The phrase 'Gul was senior pilot at PIA' might be 'corrected' different ways for example.

The first officer was Usman Azam. I remember reading somewhere, maybe here, that he had thousands of hours but not a lot of time on the A320. Whether this was true or speculation anybody know?
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Old 3rd Jun 2020, 01:48
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Originally Posted by tdracer
Loma, first off I'd be surprised if the reverser moved much - there are locking actuators that shouldn't unlock in the absence of hydraulic pressure. The stowed prox sensors may go 'target far', but the actual reverser movement would be small.
Now, on Boeing, it takes more than 'unlocked' for a thrust cutback - the thrust cutback is based on the FADEC sensed actual reverser position (there is some special logic that comes into play if the sensed position is different between the channels). Typically nothing happens until the reverser is more than 10% from the commanded position. For example, if closed is 0%, thrust cutback will start at 10% and limited to idle at 15% - same thing at the other end between 85% and 90% deployed.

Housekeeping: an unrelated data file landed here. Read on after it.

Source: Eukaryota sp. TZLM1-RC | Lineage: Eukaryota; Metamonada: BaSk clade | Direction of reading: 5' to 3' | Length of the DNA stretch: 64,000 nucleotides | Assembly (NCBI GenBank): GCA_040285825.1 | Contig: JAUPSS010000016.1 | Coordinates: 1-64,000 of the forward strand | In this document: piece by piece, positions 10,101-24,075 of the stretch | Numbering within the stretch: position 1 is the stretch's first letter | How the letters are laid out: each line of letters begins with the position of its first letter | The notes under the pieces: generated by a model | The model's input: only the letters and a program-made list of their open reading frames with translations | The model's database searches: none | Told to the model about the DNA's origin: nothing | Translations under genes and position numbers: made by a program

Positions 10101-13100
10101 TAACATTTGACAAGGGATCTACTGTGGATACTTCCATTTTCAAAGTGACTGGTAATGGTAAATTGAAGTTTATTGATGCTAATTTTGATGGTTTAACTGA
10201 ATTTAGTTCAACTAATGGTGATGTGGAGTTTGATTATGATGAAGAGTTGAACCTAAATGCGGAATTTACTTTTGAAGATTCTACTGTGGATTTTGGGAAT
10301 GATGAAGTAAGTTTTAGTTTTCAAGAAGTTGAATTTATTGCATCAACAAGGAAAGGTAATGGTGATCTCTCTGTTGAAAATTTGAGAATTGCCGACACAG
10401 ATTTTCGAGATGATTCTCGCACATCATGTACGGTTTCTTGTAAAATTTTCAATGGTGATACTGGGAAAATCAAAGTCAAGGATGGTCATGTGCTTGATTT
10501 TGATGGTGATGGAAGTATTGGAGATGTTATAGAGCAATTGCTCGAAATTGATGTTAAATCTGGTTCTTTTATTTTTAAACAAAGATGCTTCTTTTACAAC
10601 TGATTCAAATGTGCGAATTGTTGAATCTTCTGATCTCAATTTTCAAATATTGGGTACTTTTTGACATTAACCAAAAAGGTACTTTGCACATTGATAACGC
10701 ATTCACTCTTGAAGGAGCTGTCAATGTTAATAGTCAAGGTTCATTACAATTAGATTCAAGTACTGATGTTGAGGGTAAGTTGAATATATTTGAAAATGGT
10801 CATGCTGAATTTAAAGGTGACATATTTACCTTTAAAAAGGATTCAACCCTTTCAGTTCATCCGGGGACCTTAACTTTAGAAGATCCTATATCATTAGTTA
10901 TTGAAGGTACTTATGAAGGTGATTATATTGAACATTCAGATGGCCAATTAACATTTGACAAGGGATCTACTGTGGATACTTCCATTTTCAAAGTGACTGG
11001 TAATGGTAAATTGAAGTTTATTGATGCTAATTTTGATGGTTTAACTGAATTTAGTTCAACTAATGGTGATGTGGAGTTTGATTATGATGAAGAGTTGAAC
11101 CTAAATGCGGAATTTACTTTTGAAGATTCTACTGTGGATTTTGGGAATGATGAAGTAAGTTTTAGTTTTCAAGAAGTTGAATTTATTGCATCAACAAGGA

Now, as noted, that's how the Boeing installation works, but I'd be a bit surprised if Airbus is much different.
Thanks. It would seem that kind of system must be fast enough to protect if it goes too far. I guess so far in the grainy photos of this event there doesn't seem to be a big enough gap viewable to set off a large effect on the FADEC. However as always I'm never sure about the pedigree of in-serevice older planes in their upgrade history. Of course I'm still wondering about the degree and timing of any loss of thrust in this event since they ran out of options on the last approach